The release, last week, of new customer due diligence regulations by the Central Bank of Nigeria (CBN) underscored the importance of getting the regulatory space right. This is important, especially at this juncture in the evolution of the domestic economy when reforms by government not only threaten established practices, but as a result have imposed huge adjustment burdens on the mass of the population.
But is the inclusion by the CBN of customers’ social media handles, in a lengthening list of requirements that financial institutions must rely on in order to identify their customers, the gratuitous invasion of privacy that critics of the policy argue it is?
Against these fears, though, PREMIUM TIMES has had to balance the need to strengthen the know your customer and due diligence client onboarding protocols of financial institutions, even as market-based reforms to the economy hold out the promise of an increase in the supply of financial resources.
This equally aligns with the demand of the Nigeria Data Protection Commission on the need to protect the rights and interests of Nigerians as data subjects. Hence, there is need for data limitation to the extents of the purpose for which it is primarily required.
While we note the burden on domestic economic entities from these reforms, we recognise that more liberal market structures would be required if the price mechanism is to function properly. Whereas a more liberal market environment necessarily requires minimum impediments to the entry and exit of suppliers and consumers from markets across the country, we are also persuaded that deregulation of an economy is not the same as the absence of regulations.
And so, the reforms that the CBN recently embarked upon matter. But not in the way that the initial responses to the apex bank’s regulatory tweak suggest. Financial institutions’ fiduciary responsibilities to their clients and to the economy require that their processes and procedures are not tainted by corrupt practices.
Inasmuch as the regulator bears responsibility for ensuring that each such institution is stable, the institution is responsible for ensuring that its customers’ businesses do not compromise the integrity of the system. It could be in order, therefore, to ensure that these financial institutions regularly profile their customers. Yet, in this sense, the list of documents that banks have required before one may open an account are far more intrusive than is the customer’s social media handle.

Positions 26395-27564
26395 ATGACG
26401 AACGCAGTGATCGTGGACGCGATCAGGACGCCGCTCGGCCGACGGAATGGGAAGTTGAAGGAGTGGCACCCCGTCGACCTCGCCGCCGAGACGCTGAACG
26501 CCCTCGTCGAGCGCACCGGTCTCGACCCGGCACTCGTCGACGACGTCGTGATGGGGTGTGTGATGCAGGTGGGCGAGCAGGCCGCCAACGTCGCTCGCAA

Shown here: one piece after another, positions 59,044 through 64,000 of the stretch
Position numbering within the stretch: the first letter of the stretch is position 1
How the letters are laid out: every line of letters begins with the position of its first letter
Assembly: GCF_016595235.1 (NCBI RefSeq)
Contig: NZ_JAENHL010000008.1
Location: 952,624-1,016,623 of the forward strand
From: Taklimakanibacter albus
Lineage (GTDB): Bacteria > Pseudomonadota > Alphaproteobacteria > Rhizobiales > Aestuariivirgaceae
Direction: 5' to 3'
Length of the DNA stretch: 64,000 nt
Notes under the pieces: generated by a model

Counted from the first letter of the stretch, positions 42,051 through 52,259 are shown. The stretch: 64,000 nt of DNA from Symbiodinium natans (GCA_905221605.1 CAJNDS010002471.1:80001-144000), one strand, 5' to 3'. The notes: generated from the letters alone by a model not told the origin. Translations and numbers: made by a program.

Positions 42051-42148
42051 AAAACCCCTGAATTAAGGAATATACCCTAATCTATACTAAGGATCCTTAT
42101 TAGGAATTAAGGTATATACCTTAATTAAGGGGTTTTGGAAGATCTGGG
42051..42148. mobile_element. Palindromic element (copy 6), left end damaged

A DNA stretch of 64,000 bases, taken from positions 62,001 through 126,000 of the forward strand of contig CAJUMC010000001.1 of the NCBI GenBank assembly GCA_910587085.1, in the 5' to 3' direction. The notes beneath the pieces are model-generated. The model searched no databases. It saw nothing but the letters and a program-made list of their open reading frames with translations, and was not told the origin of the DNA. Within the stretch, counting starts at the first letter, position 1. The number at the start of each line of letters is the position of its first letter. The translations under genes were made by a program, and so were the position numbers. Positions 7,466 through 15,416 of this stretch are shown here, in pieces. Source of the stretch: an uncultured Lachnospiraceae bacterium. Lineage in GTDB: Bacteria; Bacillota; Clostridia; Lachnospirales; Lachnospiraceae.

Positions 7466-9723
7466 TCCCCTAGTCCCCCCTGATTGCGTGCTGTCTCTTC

Not many customers will put their permanent addresses (full physical addresses), residential addresses, telephone numbers, bank verification numbers, and tax identification numbers on their social media handles. But they have willingly handed these over to banks. Nor are banks the only institutions that now feel that access to their customers’ social media handles are important for their background checks, as many who have recently applied for travel visas will readily attest.
All of which invite attention to the the CBN’s governance structure. The suspension on 9 June this year of the previous incumbent means we have had someone act in that capacity. It also means that the process for the appointment of a substantive governor ought by now to be in place. But because of the impact of the slew of reforms implemented by the Tinubu administration on domestic prices, the Central Bank’s remit for maintaining price stability has not been more important for domestic outcomes than it is today. The genius of Mr Godwin Emefiele’s tenure as governor was to point out qualities that a holder of that office should not have.